I’m a long-time Redline customer. I love the shifting feel and cold-morning smoothness of their MTL in my cars and have tried their Shockproof products without incident, but I tend to change fluids frequently with vintage machines.This is not in any way an indictment of the company or its products, they make great stuff, but a curious example of how modern lubes and older engineering sometimes don’t work well together.

A longtime Guzzi rider recently discovered that the Shockproof Heavy in the rear drive of his 1973 Eldorado had separated into a thin carrier oil on top while the buffer additive –meant to reduce impact wear on the surfaces of drive components– had settled into the sump and remained there.

The later Ambassador, all Eldorado, and some 850 Tonti-frame models (non-cush drive) have a removable finned sump plate for changing fluid and inspecting the rear drive. The removable sump plate is unwieldy and messy for changes, but it allows for a visual inspection of the gears, which I do every change. i can shine a light up in there and turn the wheel to inspect the teeth for excessive wear or chipping.

There is a barrier above the sump with small holes, which apparently prevents the Shockproof from being engaged by the gears and continually “mixed”, allowing it to settle into components over time.

One outward symptom is that the carrier oil, when unmixed, is thin (pourable) enough to seep out of the fill plug and the thin gaskets of the pinion mount. If you are using Shockproof Heavy and notice this slight seepage, I strongly recommend an inspection immediately, or before further use. It will also occur from overfilling; this is a fluid change that requires a measuring cup after a full drain, do not use the level plug at all.

In this case, the pinion, running only on the carrier lube and in a smaller quantity of lube, was found to be scored and effectively ruined. When I hold one of these small pinion gears in my hand and think about the tremendous forces transmitted via such a small surface area, I vow to keep good lube in there at all times. Shockproof Heavy would seem to be a very good solution for this model –since it does not have a cush drive– to help absorb driveline shock. But the design of the inner sump, made for period formulations, clearly thwarts that.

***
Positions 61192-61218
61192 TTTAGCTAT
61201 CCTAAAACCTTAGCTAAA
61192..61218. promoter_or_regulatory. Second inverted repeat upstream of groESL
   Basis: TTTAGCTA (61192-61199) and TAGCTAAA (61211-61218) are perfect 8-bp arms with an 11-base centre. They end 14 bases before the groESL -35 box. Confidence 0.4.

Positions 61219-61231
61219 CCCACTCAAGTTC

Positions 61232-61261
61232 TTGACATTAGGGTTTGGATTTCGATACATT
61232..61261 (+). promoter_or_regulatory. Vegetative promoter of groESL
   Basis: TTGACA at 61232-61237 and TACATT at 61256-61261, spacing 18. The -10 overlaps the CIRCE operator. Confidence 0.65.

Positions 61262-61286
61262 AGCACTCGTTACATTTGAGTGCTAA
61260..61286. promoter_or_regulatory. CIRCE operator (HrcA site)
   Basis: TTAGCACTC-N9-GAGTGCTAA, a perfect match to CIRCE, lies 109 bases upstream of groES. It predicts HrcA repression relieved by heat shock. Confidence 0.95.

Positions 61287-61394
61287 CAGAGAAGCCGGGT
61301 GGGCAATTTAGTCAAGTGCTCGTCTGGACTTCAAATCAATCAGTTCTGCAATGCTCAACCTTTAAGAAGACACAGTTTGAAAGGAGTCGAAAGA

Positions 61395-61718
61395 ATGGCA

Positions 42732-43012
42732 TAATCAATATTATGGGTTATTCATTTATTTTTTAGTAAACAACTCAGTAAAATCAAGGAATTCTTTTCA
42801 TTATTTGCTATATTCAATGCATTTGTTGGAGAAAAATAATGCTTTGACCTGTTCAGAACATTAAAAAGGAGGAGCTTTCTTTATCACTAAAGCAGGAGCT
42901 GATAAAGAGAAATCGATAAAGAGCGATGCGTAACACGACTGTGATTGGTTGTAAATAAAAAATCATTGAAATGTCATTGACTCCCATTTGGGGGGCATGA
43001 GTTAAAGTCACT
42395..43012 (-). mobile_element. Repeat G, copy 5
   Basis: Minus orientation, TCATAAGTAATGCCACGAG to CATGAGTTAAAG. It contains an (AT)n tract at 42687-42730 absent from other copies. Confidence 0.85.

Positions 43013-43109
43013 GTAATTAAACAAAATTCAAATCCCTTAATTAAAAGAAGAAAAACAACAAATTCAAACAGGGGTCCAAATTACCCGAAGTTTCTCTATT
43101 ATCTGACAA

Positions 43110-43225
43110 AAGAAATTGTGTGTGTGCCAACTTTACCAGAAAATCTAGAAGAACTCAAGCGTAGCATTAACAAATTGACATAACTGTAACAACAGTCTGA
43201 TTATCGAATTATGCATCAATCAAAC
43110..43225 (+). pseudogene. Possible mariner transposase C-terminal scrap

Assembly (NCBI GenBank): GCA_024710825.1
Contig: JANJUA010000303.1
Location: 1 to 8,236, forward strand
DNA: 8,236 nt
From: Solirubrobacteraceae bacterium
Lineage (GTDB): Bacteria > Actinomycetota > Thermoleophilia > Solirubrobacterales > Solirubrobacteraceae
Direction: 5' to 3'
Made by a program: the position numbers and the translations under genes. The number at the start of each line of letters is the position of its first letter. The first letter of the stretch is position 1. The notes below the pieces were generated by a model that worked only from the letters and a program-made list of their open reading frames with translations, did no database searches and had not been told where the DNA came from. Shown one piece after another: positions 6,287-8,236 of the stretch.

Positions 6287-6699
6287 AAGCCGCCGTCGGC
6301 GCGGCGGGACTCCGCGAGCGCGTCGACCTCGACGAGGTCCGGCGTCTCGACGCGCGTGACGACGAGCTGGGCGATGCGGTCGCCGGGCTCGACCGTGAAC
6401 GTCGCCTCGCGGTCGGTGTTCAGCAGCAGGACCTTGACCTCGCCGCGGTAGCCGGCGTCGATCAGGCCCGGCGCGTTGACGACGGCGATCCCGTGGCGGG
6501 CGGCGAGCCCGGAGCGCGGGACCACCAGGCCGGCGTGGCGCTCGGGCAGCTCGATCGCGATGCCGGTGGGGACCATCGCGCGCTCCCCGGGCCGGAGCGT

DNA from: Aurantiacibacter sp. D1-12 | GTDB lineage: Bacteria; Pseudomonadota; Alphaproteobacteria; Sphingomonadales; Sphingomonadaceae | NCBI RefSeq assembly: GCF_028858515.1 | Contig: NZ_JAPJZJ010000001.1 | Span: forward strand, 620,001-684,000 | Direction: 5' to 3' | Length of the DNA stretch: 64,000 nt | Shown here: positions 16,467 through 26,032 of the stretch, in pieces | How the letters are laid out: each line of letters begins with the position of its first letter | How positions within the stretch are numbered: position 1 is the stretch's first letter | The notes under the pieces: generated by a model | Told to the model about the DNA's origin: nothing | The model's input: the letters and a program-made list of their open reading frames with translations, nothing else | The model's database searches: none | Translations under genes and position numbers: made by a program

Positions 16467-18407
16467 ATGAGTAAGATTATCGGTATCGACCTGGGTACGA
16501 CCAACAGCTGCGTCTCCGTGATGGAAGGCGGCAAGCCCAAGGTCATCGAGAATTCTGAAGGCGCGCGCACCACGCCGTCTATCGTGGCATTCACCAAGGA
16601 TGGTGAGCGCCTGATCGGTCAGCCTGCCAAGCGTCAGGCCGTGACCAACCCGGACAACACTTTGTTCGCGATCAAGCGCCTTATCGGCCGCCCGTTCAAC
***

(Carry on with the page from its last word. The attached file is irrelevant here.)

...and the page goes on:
I have used Shockproof Heavy in an Eldorado rear drive and transmission, it did impart a smoothness. However, I stopped using it on my Eldorado several years ago, switching to conventional dino gear lube because of the more frequent changes I prefer. Nearly any GL-5 compliant oil will work acceptably if changed per correct intervals.

I suspect that this issue results from the design of this particular rear drive. The first loopframe rear drives, known as the Star drives for their compact star shape, may have been found to overheat in certain real-world conditions. Whatever may have been found back then, the next generation of Guzzi rear drives have the look of a strong engineering reaction. The case appears to have much more surface area, holds more lube, between 20% to 100% more depending upon which maintenance resource is consulted, and was designed with an extended sump with the aforementioned finned cover. My guess is that the intervening plate in the sump was meant to lessen foaming of early gear oil formulations, yet allow for enough thermocycling for cooling.

Subsequent Guzzi rear drives returned to the rounded shape –larger in size than the Star drives– with a drain plug and no extended sump or removable sump plate. I suspect, but have no data either way, that these would engage the Shockproof Heavy and keep it mixed if the bike is used routinely.

Carl Krall